Being a real disciple is no different. It’s a matter of doing, not wishing. Real disciples simply see the next thing that needs to be done and they do it—just like a real gardener. Doing things that are hard in less than perfect conditions, being uncomfortable, sweat or tears stinging their eyes, investing their financial resources, even wishing they could be lying on a hammock drinking lemonade, real disciples keep their eyes on the prize—not a beautiful garden, like the real gardener—but the kingdom of justice and mercy that is God’s will for all creation.
   The world doesn’t need a mulberry tree planted in the sea. God needs servants who will work without expecting to be rewarded simply because it’s what ought to be done. You and I don’t need any more faith to be real disciples. We simply need to keep our eyes open do the next thing that needs to be done.
   The prophet Habakkuk is especially poignant today as we read the papers and watch the news.
          O LORD, how long shall I cry for help,
                    and you will not listen?
          Or cry to you “Violence!”
                    and you will not save?
Habakkuk hears God’s answer:
          Write the vision;
                    Make it plain on tablets, so that a runner may read it.
          For here is still a vision for the appointed time;
                    it speaks of the end and does not lie.
          If it seems to tarry wait for it;
                    it will surely come; it will not delay.
That vision depends on the work of the righteous—the ones who do the right thing. Not the ones who believe the right thing, but the ones who do the right thing. Not the ones who wish the right thing, but the ones who are willing to work for justice and mercy.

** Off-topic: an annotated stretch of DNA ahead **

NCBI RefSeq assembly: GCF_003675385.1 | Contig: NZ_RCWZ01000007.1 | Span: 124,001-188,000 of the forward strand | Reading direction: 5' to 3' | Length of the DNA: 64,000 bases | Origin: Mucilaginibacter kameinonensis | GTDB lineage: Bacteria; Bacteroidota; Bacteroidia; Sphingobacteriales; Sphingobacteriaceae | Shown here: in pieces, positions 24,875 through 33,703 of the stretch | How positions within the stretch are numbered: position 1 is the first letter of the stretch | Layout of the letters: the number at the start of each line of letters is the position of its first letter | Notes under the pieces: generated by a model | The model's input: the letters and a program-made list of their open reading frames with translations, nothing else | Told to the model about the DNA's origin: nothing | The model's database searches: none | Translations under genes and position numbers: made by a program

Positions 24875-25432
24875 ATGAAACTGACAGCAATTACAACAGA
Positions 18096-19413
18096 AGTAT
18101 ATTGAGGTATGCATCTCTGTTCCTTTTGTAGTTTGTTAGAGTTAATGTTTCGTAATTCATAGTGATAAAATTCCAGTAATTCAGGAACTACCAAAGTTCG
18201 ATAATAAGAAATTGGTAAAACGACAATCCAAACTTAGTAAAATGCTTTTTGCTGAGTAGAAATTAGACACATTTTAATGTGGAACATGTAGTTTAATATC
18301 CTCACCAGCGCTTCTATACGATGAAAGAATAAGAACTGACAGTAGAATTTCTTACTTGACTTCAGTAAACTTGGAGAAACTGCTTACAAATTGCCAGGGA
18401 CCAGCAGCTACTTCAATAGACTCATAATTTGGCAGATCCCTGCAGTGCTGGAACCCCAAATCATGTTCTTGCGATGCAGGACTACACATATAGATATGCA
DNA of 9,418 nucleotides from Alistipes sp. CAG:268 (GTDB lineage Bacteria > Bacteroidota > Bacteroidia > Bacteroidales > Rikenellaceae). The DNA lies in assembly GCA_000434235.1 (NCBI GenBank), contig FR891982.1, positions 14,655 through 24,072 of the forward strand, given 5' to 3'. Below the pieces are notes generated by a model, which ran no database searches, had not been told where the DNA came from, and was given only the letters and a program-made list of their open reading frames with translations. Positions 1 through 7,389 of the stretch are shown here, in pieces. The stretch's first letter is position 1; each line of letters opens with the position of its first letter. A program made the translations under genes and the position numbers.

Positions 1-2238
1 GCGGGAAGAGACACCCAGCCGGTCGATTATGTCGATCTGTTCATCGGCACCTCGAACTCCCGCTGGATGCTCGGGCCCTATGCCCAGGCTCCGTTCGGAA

The folks in Bible study this week wrestled with Jesus’ parable of the servants who come in from working hard in the field all day. We think that Jesus was challenging the way that servants were treated—after working all day in the fields they were expected to come in, prepare the meal for the master and only sit down to eat when everyone else had been fed. We don’t think that “worthless servant” is in Jesus’ vocabulary, but it was something that the wealthy Pharisees and land owners might say. And it is the Pharisees with whom he has been in conversation throughout this long discourse that began with Jesus being criticized for eating with “sinners.” Who had the power to change such unjust treatment of servants? The servants and “sinners”? In Luke’s gospel that would be like telling a mulberry tree to plant itself in the sea. Or in Matthew’s gospel, the same parable imagines moving a mountain. Injustice, whether on a large scale or within a family may seem like a mountain—impossible to move or to overcome. But it only takes faith this small that, with God’s help, we can make a difference to take action. What part of God’s vision could we bring to life if we put one foot in front of the other to do the next thing that ought to be done?
In the second letter to Timothy, a young disciple, Paul counsels Timothy to hang on to his faith and to treasure it. He reminds Timothy that his faith is a gift from God and it is sufficient for what God calls him to do. This much faith is all we need—a belief that, with God’s help, we can work for justice and mercy and that we can make a difference. Think what abundant life there might be on earth—and what joy in heaven.